The owners of Indianapolis-based Bluefish Wireless, which manages wireless phones for Fortune 500 companies and their employees,
have spawned a new firm to serve smaller firms, via the Web.
Mobi Wireless Management consists of barely a dozen employees tucked into a corner of Bluefish’s headquarters at Zionsville Road and West 96th Street.
Mobi is betting that the ocean of medium-size to large companies needing more control of wireless expenses and fewer internal resources dedicated to the task is teeming with potential.
It is projecting sales of $13 million and a work force of 75 by the end of 2011.
The confidence is based on wireless management assets Bluefish has developed; it now serves 20 Fortune 500 companies, including Intel, Oracle and Ford Motor Co.
“Let’s take the tool we built for IBM and shrink-wrap it,” Michael Browning II, a principal of Bluefish, said of the Mobi concept. He and his brother, Christian, sons of local real estate developer Michael Browning, formed Bluefish in 2001.
Both previously worked at Indianapolis-based wireless phone distributor Brightpoint Inc. The back offices of Bluefish are a microcosm of their old employer, with employees programming and packaging phones for clients.
It’s by no means the first operating in telecom expense management, or TEM, an increasingly crowded sector being fueled by the greater use of Web-enabled wireless devices to help employees become more productive. Countless firms gather and analyze wireless phone expense data to save employers money.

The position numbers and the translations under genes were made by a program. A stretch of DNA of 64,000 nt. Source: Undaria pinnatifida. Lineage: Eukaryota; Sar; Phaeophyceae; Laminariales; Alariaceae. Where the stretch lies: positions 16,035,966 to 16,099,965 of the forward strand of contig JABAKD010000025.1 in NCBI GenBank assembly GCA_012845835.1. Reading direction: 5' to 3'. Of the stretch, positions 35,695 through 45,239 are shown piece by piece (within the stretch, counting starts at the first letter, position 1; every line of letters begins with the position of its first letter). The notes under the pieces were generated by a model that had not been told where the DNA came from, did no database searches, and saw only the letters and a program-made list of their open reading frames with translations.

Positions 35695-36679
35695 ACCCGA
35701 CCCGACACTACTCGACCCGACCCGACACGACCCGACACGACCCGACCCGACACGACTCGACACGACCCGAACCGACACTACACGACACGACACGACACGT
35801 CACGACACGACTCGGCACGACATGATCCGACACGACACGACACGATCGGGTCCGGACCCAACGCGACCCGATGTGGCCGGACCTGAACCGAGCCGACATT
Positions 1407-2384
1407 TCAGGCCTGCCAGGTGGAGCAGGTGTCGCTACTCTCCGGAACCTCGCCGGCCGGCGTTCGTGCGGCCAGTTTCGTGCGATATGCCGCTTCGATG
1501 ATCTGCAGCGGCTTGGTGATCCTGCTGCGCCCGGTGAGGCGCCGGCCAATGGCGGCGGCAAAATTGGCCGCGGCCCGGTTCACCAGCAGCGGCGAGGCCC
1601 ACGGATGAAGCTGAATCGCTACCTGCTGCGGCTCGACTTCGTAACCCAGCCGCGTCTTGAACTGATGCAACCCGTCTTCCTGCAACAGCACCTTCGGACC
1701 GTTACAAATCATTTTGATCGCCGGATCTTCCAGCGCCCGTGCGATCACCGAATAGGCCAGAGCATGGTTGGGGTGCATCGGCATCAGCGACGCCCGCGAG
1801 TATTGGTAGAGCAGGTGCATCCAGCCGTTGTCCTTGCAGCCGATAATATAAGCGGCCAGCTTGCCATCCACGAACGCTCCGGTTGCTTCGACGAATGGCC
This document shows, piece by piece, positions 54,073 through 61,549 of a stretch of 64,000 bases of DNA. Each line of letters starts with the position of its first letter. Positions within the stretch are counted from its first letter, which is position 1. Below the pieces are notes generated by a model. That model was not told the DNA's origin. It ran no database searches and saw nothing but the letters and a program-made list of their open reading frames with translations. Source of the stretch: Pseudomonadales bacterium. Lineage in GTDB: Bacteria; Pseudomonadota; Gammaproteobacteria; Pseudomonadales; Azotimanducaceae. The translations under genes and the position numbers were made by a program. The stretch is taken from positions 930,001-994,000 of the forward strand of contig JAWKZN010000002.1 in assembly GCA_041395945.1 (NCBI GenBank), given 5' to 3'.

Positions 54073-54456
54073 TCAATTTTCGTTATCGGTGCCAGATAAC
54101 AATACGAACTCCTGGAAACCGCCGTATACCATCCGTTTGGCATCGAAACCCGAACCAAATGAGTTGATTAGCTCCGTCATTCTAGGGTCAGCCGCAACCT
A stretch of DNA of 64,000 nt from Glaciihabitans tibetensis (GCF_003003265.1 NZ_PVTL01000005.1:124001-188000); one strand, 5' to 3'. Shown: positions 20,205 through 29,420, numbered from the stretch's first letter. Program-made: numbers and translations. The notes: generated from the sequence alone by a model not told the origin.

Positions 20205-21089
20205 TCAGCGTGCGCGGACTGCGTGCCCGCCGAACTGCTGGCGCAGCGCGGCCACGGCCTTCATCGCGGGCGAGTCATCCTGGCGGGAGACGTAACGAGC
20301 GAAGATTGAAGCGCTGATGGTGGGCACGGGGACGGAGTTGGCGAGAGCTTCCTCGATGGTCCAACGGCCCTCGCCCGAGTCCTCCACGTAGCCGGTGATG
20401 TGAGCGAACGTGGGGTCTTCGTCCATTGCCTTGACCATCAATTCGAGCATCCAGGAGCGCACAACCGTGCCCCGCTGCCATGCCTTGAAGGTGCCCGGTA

Mobi does that, too, but its Web portal also takes over a number of routine functions employers typically perform internally, such as setting up a phone for a new employee or upgrading service or replacing lost or damaged phones.
According to Mobi, 20 percent of IT managers spend up to half their time handling wireless phone issues for employees.
“Everybody just hounds them to get their problems solved,” said Brandon Hampton, a former enterprise sales manager for Sprint who is a founding director of Mobi.
Mobi is aiming at companies with 200 to 2,000 wireless phones. It charges $5 per line per month. Companies with the largest number of phones pay less.
The business model was attractive to Browning and other Mobi owners because it should generate a predictable income stream compared with the custom work Bluefish performs.
Mobi software includes analytics to slice and dice wireless costs to help companies optimize their
wireless spending plans. A Mobi survey found only one in four employees uses most of the monthly minutes
their company pays for.
The data also could help employers identify wasteful mobile spending by their workers. Some employees download games and custom ring tones on the company’s dime.
If 14 percent of a company’s 1,000 employees spent $10 a month on ring tones, that’s $1,400 a month in waste, Hampton said.
Part of the problem is that many companies don’t have a wireless management policy for employees. The software package allows companies to set parameters by clicking on a series of questions.
Hampton declined to identify customers the company has brought on board so far. He’s planning to hire three or four more salespeople by year-end.
Sister company Bluefish has 80 employees and last year had revenue of $12.6 million, up 727 percent from 2005, according to Inc. magazine’s list of 500 fastest-growing private companies.•